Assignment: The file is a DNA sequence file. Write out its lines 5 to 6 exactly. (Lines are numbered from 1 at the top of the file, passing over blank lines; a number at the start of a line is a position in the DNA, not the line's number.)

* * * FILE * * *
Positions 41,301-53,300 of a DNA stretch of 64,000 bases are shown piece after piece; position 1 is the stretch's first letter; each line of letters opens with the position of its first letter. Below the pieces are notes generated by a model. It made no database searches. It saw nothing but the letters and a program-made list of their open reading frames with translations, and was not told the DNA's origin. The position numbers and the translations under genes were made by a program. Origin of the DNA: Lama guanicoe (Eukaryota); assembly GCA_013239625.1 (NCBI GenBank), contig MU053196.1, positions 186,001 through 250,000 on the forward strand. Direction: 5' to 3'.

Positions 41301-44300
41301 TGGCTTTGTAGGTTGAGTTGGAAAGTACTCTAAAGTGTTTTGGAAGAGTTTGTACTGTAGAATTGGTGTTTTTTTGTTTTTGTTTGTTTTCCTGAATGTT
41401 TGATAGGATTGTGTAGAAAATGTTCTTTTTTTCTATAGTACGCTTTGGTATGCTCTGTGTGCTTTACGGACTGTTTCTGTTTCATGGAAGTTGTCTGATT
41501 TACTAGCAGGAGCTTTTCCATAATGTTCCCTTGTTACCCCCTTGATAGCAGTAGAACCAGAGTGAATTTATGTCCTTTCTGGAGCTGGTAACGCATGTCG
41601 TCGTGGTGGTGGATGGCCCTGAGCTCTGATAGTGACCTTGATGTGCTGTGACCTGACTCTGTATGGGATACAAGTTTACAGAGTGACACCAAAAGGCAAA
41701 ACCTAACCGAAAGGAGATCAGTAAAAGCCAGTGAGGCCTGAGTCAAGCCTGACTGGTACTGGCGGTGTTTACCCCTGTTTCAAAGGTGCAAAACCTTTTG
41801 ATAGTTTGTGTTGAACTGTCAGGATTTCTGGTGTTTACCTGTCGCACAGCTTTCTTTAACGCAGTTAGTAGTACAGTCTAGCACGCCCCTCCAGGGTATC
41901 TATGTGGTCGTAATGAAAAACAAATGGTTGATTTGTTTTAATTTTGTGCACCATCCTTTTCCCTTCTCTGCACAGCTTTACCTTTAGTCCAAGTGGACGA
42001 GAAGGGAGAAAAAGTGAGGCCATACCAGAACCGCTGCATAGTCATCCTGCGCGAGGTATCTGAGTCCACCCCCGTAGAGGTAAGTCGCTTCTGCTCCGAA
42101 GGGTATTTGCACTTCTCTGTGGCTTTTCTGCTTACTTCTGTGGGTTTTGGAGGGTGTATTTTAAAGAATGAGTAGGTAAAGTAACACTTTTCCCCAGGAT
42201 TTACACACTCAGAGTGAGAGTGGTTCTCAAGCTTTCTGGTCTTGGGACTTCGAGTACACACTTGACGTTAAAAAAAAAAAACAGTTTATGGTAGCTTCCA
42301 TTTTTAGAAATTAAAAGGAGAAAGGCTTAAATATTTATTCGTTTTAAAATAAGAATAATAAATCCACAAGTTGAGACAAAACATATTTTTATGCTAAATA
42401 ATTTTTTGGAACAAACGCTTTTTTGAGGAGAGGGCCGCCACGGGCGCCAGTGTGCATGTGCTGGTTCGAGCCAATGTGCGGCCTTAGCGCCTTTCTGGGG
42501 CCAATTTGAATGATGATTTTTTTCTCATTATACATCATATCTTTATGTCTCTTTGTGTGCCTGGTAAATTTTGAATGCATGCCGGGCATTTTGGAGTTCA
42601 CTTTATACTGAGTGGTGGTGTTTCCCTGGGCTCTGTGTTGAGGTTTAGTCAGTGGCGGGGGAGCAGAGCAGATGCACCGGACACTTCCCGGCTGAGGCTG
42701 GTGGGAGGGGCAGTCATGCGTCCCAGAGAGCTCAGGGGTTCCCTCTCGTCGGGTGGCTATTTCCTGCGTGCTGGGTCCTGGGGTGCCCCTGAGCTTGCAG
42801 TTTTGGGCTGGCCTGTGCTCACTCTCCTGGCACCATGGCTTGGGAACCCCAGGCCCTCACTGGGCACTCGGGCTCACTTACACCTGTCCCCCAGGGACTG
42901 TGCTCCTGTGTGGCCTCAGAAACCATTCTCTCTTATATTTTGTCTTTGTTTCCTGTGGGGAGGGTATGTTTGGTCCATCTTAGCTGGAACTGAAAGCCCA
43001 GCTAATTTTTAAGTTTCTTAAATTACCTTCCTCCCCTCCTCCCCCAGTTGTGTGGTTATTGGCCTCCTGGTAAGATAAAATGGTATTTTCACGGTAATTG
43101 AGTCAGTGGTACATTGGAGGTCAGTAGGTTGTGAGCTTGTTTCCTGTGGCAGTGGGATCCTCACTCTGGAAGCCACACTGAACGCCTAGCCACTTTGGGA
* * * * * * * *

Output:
41501 TACTAGCAGGAGCTTTTCCATAATGTTCCCTTGTTACCCCCTTGATAGCAGTAGAACCAGAGTGAATTTATGTCCTTTCTGGAGCTGGTAACGCATGTCG
41601 TCGTGGTGGTGGATGGCCCTGAGCTCTGATAGTGACCTTGATGTGCTGTGACCTGACTCTGTATGGGATACAAGTTTACAGAGTGACACCAAAAGGCAAA